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Roku's Flexing Its Ability to Compete Like Amazon or Google


Roku 's (NASDAQ: ROKU) fourth-quarter results emphasize an ongoing trend at the company: Roku's gross margin on its player sales is shrinking, while active account growth is accelerating. Roku's player gross margin was just 2.4% in the fourth quarter, but active accounts surged by 3.3 million during the period.

The fourth quarter is seasonally strong for Roku account additions, and it's also the time of year when it puts on sales for its devices, but declining player gross margin and increasing account growth is something that's been a trend for the last two years.

The growth of Roku's platform business has gotten it to a point where it can sell its devices practically at cost just like its competitors -- Amazon (NASDAQ: AMZN) and Alphabet 's (NASDAQ: GOOG) (NASDAQ: GOOGL) Google.

A Roku player remote on a table next to popcorn

Image source: Roku.

Making it a fair fight

In Roku's quarterly financial filings with the SEC, it warns investors that Amazon and Google "have the financial resources to subsidize the cost of their streaming devices in order to promote their other products and services making it harder for us to acquire new users and increase hours streamed."

Amazon sells its Fire TV devices in order to sell more Prime subscriptions. Making a small, one-time profit on a streaming device is nothing compared to the value Amazon generates from getting someone to sign up for Prime. Prime members spend more than twice as much on Amazon's marketplace compared to non-Prime members. Amazon has found members who stream Prime Video are more likely to renew their subscriptions, and Fire TV devices encourage streaming.

Likewise, Google sells its Chromecast devices in order to encourage more YouTube streaming. Google says streaming on televisions is one of the biggest sources of growth for YouTube. Google may also benefit from seeing what content users are streaming on their televisions, whether it's on YouTube or another device. It could feed that data into its ad targeting to make ads across its network more relevant.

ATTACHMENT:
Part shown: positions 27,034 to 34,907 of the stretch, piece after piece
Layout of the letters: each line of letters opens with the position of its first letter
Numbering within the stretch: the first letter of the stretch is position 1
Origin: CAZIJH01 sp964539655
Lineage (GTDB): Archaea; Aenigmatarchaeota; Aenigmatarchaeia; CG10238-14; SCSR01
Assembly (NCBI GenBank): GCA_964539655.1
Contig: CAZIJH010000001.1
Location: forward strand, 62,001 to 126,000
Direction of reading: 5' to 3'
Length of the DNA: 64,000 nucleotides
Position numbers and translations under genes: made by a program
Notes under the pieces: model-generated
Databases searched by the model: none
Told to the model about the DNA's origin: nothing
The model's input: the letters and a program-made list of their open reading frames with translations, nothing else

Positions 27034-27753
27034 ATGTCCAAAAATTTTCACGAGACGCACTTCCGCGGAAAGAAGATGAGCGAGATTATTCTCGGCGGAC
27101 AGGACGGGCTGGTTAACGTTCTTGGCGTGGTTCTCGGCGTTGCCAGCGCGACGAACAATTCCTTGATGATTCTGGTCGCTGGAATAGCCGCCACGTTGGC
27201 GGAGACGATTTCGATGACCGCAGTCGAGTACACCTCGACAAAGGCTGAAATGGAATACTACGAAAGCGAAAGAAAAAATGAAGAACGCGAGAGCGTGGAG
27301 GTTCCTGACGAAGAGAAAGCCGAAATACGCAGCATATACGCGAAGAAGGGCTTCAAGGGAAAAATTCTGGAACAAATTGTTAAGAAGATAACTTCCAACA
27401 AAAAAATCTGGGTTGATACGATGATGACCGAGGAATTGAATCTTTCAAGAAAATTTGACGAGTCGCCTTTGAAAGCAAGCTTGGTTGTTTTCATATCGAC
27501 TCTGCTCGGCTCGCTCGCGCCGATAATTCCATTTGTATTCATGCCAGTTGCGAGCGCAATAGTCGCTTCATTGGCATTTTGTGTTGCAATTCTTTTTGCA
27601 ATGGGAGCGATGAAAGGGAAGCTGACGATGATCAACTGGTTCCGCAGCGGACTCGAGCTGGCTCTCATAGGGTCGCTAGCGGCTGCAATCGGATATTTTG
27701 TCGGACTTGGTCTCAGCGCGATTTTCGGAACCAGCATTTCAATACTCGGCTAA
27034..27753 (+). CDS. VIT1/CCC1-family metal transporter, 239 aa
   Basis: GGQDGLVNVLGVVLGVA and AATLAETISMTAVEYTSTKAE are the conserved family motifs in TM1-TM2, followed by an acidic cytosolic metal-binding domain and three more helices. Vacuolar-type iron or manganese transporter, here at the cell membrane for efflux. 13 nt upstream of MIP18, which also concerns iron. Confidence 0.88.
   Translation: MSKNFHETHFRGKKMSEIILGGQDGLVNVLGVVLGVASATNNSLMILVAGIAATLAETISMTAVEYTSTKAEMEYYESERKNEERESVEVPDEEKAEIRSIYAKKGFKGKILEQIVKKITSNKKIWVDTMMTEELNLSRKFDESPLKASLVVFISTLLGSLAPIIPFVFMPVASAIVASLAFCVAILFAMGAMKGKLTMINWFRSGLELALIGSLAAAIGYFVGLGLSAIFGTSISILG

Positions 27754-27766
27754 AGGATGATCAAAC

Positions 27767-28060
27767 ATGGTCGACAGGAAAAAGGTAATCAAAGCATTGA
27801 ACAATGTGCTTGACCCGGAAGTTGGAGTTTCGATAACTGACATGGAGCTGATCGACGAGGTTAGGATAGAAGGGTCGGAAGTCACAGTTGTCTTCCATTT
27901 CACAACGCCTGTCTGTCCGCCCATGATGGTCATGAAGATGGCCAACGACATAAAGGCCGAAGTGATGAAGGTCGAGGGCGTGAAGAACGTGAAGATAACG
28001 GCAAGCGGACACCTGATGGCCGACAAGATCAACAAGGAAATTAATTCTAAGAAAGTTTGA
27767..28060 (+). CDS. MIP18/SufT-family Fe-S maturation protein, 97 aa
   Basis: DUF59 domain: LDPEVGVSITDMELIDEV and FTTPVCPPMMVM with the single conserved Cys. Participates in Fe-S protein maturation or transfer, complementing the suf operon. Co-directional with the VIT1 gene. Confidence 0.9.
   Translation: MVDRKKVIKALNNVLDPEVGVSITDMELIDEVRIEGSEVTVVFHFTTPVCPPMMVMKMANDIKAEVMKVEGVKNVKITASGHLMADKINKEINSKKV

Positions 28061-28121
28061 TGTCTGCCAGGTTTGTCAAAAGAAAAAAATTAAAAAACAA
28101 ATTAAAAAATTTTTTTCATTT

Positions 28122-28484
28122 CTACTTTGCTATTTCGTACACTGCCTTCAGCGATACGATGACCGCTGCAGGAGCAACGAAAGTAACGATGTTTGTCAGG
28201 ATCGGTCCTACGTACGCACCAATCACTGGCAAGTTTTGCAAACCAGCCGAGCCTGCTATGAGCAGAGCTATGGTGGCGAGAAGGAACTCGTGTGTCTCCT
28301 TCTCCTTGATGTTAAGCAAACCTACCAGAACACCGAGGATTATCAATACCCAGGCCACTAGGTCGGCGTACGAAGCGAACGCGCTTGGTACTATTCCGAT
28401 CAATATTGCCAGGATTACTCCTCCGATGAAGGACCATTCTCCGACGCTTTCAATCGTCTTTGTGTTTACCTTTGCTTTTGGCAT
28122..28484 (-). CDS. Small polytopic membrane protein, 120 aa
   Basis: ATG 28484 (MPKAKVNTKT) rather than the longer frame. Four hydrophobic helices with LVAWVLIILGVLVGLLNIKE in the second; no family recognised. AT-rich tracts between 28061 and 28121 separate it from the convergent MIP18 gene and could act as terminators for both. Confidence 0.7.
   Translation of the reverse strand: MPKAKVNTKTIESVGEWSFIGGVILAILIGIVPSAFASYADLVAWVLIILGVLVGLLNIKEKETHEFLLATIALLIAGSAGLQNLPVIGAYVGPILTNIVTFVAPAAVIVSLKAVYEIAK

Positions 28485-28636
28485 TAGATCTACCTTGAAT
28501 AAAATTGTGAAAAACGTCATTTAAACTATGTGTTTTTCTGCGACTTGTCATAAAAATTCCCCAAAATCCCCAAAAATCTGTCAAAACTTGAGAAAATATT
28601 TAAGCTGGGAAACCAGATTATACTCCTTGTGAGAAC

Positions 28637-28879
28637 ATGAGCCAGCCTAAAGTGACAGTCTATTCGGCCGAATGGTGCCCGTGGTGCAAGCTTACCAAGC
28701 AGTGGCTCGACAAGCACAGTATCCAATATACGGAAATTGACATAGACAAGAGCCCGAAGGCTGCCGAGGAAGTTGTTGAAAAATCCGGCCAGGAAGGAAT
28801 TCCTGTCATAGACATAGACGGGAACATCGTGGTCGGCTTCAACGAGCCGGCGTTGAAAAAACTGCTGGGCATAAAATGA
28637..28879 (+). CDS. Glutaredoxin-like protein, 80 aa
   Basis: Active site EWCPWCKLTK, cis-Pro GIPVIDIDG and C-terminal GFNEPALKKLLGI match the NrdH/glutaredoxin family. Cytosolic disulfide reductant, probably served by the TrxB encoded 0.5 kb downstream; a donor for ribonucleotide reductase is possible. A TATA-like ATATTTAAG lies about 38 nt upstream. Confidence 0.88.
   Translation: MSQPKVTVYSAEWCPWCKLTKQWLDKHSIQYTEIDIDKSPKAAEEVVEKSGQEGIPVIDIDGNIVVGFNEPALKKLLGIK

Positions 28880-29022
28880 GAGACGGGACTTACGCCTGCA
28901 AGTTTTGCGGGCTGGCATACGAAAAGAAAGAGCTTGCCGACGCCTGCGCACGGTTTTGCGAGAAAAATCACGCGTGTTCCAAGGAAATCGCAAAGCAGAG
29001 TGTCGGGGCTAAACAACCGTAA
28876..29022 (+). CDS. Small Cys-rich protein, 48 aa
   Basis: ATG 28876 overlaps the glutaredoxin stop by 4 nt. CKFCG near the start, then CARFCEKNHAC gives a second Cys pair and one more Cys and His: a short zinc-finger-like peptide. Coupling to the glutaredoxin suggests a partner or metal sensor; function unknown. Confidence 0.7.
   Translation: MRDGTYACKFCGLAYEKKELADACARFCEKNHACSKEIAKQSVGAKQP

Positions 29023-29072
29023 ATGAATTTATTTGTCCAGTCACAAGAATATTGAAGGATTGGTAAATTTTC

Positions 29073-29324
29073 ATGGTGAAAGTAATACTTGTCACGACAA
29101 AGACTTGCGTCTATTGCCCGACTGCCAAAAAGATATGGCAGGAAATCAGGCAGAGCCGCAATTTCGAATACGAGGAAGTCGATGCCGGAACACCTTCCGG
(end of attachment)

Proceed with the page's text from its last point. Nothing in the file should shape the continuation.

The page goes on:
The growth of Roku's platform business, which the company expects to account for two-thirds of revenue next year, enables Roku to take less in profit on its streaming hardware and maximize its long-term potential.

How much long-term potential is left?

An important question for investors to ask is, how much potential is there for Roku to grow active accounts? The company boasted that its U.S. active account base is big enough for it to be considered the second-largest pay-TV company in its fourth-quarter letter to shareholders.

Even with over 27 million active accounts, Roku management says it still sees plenty of room to grow in the U.S. Considering Netflix has over twice as many active U.S. accounts, and it's still growing at a steady pace, there's certainly still an opportunity. Additionally, just 27% of U.S. consumers who use streaming video services streamed via a Roku player as of last summer, according to a William Blair survey.

However, Roku sees an even bigger opportunity to grow internationally. In fact, Roku has made international growth one of its prime areas of investment for 2019. That said, management doesn't expect international markets to contribute significant growth in accounts this year as it's only just laying the groundwork for growth. It expects its investments to start showing up as account growth in 2020 and beyond.

Roku seems content to keep the margins on its player sales low even as it invests in international distribution. While it saw EBITDA grow to nearly $33 million in 2018 from a loss of $3 million in 2017, its outlook for 2019 is for break-even EBITDA. High-margin platform revenue from the U.S. account base ought to help keep the overall operating margin of Roku's business near break-even as it invests for long-term account growth.

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John Mackey, CEO of Whole Foods Market, an Amazon subsidiary, is a member of The Motley Fool's board of directors. Suzanne Frey, an executive at Alphabet, is a member of The Motley Fool's board of directors. Adam Levy owns shares of Alphabet (C shares) and Amazon. The Motley Fool owns shares of and recommends Alphabet (A and C shares), Amazon, and Netflix. The Motley Fool has a disclosure policy .

The views and opinions expressed herein are the views and opinions of the author and do not necessarily reflect those of Nasdaq, Inc.





This article appears in: Personal Finance , Stocks
Referenced Symbols: ROKU , GOOGL , AMZN , GOOG




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